Turns out the forthcoming bike park at Gateway Green won’t be “crippled” by a court decision after all.
After the Willamette Week published a scary story yesterday about a legal loophole in Oregon law that allows people to sue city employees and volunteers for injuries sustained on City-owned properties, we’ve been trying to learn more about potential impacts to not just Gateway Green but the over 200 other Parks-owned properties around Portland.
If other cities have closed recreational facilities due to this loophole, what would happen in Portland? Volunteers are the backbone of many parks and public lands where we ride bikes, and losing them — or losing access completely because of liability concerns — would be a major setback.
Our initial inquiries with the City of Portland and other sources to clarify these impacts didn’t get very far. The Parks Bureau seemed to be caught off-guard by the Willamette Week story and no one else would comment due to it being a sensitive legal issue (if only I had a nickel for every time I heard “Sorry, I can’t discuss legal matters”). The City’s Office of Government Relations would only refer us to the pending legislation that will close the loophole and that we outlined in our story yesterday.
But what if those bills don’t pass? How will Parks’ and other public lands in Portland and throughout the state be impacted by the 2016 Oregon Supreme Court Ruling that found the legal concept of “recreational immunity” does not extend to city employees?
NOTE: Please read our important update to this story posted on Thursday 2/9 at 5:00 pm.
I didn’t know much about Oregon’s “recreational immunity” law when I woke up this morning. But since reading, “Portland’s First Mountain-Bike Park Could Be Crippled by a Court Decision” in the Willamette Week I’ve given myself a crash-course. And so should you.
That article lays out the case that a 2016 Oregon Supreme Court decision throws access to public parks (and all public lands more broadly) into question due to potential legal liability for landowners.
In a nutshell, that decision found that employees and volunteers of landowners are not covered by the same legal immunity as the owners of the land (as laid out in Oregon’s 1971 Public Use of Lands Act). For more on the ruling and the existing law, check out this article.
In the past month over 500 people have chipped in $92,325 to help pay for the construction of new bike trails at Gateway Green — a formerly vacant plot of state-owned land (now owned by the City of Portland) at the intersection of I-84 and I-205.
Project backers aim to reach the goal of $100,000 in the next two days to match a Metro grant they’ve already received. If you haven’t donated yet, now would be a great time to do so.
With money in the bank and all the support and permissions lined up from various agencies, the Northwest Trail Alliance and Portland Parks & Recreation have already broken ground. Over the past few weeks Parks rangers have worked with an estimated 80 people who were camping on the land (who came there after being moved from the Springwater Corridor) to find shelter and other services. Fencing has now been erected around the property and heavy equipment is staging on the site.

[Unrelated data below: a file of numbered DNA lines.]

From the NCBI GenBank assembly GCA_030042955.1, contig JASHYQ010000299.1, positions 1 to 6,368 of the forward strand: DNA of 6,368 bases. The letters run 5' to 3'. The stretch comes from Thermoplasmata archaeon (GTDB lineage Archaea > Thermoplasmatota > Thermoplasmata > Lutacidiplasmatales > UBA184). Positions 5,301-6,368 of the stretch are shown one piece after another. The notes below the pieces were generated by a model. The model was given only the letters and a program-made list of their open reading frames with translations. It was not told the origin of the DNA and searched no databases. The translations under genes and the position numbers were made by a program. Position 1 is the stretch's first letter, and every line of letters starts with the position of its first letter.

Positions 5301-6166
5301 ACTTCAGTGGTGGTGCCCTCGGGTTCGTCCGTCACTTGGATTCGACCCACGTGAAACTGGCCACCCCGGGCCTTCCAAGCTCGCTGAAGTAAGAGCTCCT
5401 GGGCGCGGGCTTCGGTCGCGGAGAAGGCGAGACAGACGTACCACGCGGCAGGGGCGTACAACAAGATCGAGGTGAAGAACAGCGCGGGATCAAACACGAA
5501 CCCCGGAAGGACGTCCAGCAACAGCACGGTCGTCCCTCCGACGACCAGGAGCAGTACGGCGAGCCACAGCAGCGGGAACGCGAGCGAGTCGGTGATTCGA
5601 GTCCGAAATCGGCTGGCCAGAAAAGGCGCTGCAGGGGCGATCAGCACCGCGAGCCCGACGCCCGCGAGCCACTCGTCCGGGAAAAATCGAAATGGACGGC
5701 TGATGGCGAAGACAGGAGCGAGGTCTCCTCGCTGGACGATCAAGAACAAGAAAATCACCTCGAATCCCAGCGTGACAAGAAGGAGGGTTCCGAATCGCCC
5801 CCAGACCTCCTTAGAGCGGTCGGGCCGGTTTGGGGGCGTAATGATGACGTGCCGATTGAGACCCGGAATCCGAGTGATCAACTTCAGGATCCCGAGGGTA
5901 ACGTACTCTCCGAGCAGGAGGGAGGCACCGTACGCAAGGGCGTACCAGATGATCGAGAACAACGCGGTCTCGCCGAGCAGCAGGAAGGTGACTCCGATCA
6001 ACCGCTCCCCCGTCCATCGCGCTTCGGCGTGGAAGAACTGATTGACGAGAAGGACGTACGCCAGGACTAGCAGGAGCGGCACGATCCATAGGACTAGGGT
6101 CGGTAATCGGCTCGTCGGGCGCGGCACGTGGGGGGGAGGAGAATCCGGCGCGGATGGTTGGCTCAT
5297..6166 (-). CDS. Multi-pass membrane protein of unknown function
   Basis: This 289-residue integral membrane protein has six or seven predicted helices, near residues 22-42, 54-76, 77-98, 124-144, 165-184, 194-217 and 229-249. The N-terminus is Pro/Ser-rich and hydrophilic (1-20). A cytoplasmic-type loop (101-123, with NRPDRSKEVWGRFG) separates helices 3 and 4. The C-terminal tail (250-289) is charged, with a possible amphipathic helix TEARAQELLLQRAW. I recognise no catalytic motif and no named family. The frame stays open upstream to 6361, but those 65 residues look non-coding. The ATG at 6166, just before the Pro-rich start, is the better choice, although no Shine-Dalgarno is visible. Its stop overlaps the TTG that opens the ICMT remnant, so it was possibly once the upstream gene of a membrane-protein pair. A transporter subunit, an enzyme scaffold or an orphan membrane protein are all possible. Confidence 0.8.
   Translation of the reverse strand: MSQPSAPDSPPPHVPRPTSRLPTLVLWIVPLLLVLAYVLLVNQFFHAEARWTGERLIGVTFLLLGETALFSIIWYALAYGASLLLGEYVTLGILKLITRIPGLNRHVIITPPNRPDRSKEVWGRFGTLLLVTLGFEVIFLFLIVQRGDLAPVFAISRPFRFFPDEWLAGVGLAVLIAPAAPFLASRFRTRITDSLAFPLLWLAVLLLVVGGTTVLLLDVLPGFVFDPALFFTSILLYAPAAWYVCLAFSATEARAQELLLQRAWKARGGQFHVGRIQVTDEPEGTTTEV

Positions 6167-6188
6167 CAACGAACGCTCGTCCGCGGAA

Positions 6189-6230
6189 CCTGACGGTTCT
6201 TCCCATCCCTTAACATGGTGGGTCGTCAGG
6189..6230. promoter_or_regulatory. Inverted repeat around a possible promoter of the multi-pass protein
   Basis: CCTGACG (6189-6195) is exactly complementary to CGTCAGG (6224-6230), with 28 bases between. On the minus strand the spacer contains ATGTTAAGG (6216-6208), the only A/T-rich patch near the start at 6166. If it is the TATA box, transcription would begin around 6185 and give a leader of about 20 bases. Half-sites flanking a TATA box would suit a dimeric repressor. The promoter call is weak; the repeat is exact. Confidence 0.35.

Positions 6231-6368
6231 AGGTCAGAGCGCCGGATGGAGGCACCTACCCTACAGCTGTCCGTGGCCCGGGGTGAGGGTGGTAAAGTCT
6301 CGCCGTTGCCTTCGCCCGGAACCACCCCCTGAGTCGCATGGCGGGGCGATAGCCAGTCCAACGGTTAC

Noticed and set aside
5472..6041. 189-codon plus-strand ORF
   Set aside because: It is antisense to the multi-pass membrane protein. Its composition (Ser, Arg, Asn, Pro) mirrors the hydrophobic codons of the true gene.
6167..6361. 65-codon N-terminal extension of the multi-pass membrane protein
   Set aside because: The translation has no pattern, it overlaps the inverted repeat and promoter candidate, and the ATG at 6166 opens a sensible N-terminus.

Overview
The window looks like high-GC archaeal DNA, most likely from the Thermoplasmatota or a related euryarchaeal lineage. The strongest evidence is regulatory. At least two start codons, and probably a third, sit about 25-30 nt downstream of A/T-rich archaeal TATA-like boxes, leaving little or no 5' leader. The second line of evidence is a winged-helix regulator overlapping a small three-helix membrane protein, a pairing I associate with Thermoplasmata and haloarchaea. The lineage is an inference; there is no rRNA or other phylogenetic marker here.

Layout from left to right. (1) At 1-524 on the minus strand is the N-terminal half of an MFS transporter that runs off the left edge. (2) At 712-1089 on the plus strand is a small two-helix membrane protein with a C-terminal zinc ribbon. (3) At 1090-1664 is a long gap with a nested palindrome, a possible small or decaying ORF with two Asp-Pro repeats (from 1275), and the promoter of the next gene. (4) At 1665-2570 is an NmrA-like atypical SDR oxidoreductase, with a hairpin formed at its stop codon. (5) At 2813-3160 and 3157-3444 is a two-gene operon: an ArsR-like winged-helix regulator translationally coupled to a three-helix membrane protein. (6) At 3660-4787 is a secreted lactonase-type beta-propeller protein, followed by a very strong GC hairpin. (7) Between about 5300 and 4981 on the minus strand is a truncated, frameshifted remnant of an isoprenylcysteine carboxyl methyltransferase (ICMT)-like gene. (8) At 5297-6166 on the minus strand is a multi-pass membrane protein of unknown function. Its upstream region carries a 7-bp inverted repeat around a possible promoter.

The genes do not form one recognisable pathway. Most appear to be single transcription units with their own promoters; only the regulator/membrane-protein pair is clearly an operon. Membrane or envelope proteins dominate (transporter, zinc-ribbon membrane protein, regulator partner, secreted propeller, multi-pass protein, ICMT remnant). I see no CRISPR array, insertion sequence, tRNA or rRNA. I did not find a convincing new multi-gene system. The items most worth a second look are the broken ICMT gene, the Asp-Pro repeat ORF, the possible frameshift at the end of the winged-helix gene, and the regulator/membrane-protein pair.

In the past nine days, over 200 people have chipped in nearly $60,000 toward to the construction of the “Dirt Lab” at Gateway Green. But as excitement builds for the first new singletrack trails in Portland in what seems like forever, advocates and partners behind the project have come face-to-face with one of Portland’s most vexing issues: homelessness.
Dozens of people who were just moved from the massive homeless camping villages on the Springwater Corridor path have found solace at Gateway Green, the 40-acre parcel of vacant land that sits at the intersection of two freeways in east Portland. That means before any shovels can hit the ground to build the new trails and riding areas, the city must address the land’s current residents.
Portland’s vast east side has huge potential for biking, and many millions of dollars in biking improvements are poised to drop on its streets.
It’s also gearing up for what could be a regional-destination bike recreation park in the form of Gateway Green.
But the little cadre of folks who’ve scored those victories are looking for new blood to set the area’s next goals. The East Portland Action Plan bike committee invited me to join them on a tour Tuesday night of some of the most promising biking projects about to happen on the east side.
Portlanders itching for more places to ride bikes in the dirt will now have to work extra hard, thanks to a report from the City Budget Office (PDF) that recommends zero funding for two Portland Parks & Recreation projects we’ve been following very closely: Gateway Green and the Off-Road Cycling Master Plan.
Does this mean those two projects won’t be funded? No. The report is just one factor Mayor Hales and City Council will use to decide where money should be spent. But the CBO recommendation does underscore the difficult politics around these two projects and it means anyone who wants to see them become reality will have to make sure their voices are heard in the coming weeks and months.
We reached out the Budget Office, Commissioner Fritz’s office, and supporters of these projects to learn more about what this all means…